Which is my very long, choir-preaching, gotta-squeeze-out-a-whole-article-out-of-this way of saying that interviewing affected people or medical journals are great ways of learning what the virus does, what it feels like and how to describe it. Plus, what circumstances are very rare and would need to be mentioned as such. (It's okay if your CV-19 character were totally asymptomatic except for bad diarrhea (it CAN happen), but that is a very rare presentation, and you should probably have your story/writing reflect its unusualness somewhere/somehow.)

Also, unless you want to be on the cutting edge of breaking information, there will probably be a lot of secondary sources you can tap as well. You don't necessarily need to do interviews or dig through medical data. There are already people putting together blogs, mainstream news series, there are lots of accounts online––including mine. There are charts with collated data and statistical likelihood of each symptom. There are soon to be books with stories that try to bring home what's happening right now in a way that data points and statistics cannot. Probably we aren't too far off from CV-19 showing up in pop culture either. (And maybe an espionage thriller where it's been engineered by a pharmacologist who needs to be side kicked in the face by Tom Cruise.) A discriminating reader looking to make an accurate portrayal will have any number paths by which to make it as accurate and realistic as possible.

Good luck. And may you only ever be able to describe Covid-19 vicariously through research of first hand accounts.


Wednesday, April 29, 2020

Best of March 2020

I don't normally post a new post this late since most of the east coast has already gone to sleep and it's sort of hit or miss if they'll catch what I've done tomorrow morning, but I just found out I'm needed for an extra day of Job 2 this week so I need as much jazz hands as I can muster, it's only about 26 hours until freaking May, so it's probably about time I post March's best, final reminders and then poll results are about to happen along with a handful of other posts, and with with an Inside Scoop newsletter to write for my generous patrons, it's going to be a hail Mary to try and get a "crunchy" post up on Friday.

So let's talk about the three best posts from March that will go on to fame and glory in The Hall of Fame. The month started with me out of a roommate situation and into my own place, picking out some furniture from Ikea and reading these stories of a novel Coronavirus that popping up in the US, so wash your hands(!), and it ended with shelter in place orders, weird shopping experiences, and probably (unbeknownst to me at the time) the infection of Covid-19 that would be raging within me by April 3rd. But still we managed to punch out some good work, and here were the month's best.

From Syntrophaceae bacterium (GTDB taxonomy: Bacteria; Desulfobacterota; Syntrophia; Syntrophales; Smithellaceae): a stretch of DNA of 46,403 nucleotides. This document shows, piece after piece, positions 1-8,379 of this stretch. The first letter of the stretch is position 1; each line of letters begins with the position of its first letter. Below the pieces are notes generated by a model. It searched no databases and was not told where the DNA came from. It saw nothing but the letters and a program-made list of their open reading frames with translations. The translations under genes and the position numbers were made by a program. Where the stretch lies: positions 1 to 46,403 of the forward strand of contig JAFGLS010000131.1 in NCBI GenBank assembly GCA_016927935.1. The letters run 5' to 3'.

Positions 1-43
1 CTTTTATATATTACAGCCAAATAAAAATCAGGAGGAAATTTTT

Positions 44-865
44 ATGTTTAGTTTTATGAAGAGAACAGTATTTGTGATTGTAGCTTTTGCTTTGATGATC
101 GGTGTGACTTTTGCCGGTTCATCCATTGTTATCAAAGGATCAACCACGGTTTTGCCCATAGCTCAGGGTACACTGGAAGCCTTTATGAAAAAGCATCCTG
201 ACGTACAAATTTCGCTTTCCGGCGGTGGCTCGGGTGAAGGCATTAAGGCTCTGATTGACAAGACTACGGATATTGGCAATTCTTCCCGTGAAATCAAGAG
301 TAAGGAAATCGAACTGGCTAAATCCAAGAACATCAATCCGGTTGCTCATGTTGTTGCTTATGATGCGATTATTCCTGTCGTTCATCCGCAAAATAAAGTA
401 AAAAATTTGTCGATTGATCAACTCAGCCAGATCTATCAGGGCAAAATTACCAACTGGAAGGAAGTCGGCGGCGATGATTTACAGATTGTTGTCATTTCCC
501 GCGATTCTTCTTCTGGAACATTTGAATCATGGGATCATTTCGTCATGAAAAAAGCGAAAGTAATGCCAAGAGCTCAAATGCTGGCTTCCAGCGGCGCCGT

Feel How You Feel-

Whatever you're feeling about Covid-19 and the world it's leaving in its wake, it's okay. Whether it's paralytic fear, inarticulate rage, or a sudden burst of creativity. No shame. No second-guesses. It's legit.

A Writer's Guide to Working From Home (Part 1 of 3)

If this is your first work-at-home rodeo, you might be a little surprised at how HARD it is to get an office-caliber day's work done. But writers have been doing this forever, and here's some advice about how to stay focused and productive.

Sketch Comedy Blogging (Mailbox)

What do third rate writing blogs and sketch comedies have in common? Well....we have a lot of "bits" we do over and over again....

Monday, April 27, 2020

A Writer's Guide to Working At Home (Part 3 of 3)

We're jumping in straight from 
Part 2

So pop back there if you want the middle section.

OR....head all the way back to 
Part 1 if you missed the introduction and the first few suggestions.

And apologies for the long break between parts. I managed to GET Covid 19 (at least I'm 95% sure of it) and recovery took a while.

6- Keep the Peeps Away a Piece (or "Not now, sweetie. Mommy has to write the great American novel.")

If there's one thing writers know––at least the ones who have figured out how to cobble together some kind of "success" (for whatever value of that they're using)––it is that absolutely every last human on earth that isn't them is a creativity-sucking time vampire who only wants to slurp the productive––

Okay, you know what..... I promised I would chill out about this and I'm pretty sure I'm being watched. So let's just say that with the possible exception of the loving spouse who pops their head in to say "You seem like you're on a roll so I did your chores for you, sweetie*.  Write on, you magnificent creative creature, and later we shall....."   Um....yeah....so with that exception, almost everyone wants to TAKE that writer's time and they have to set up twin, motion-sensor, auto-fire, machine-gun cannons from the director's cut of Aliens at the edge of their private space if they want to get any writing done.

[*Best not to let this happen either. If it's anything other than a fantastic one-off, so rare that it makes blue moons look pedestrian, and/or isn't reciprocated in kind (with a little extra something something because that was so fucking sweet), you're probably taking advantage of them. Goes doubly for dudes.]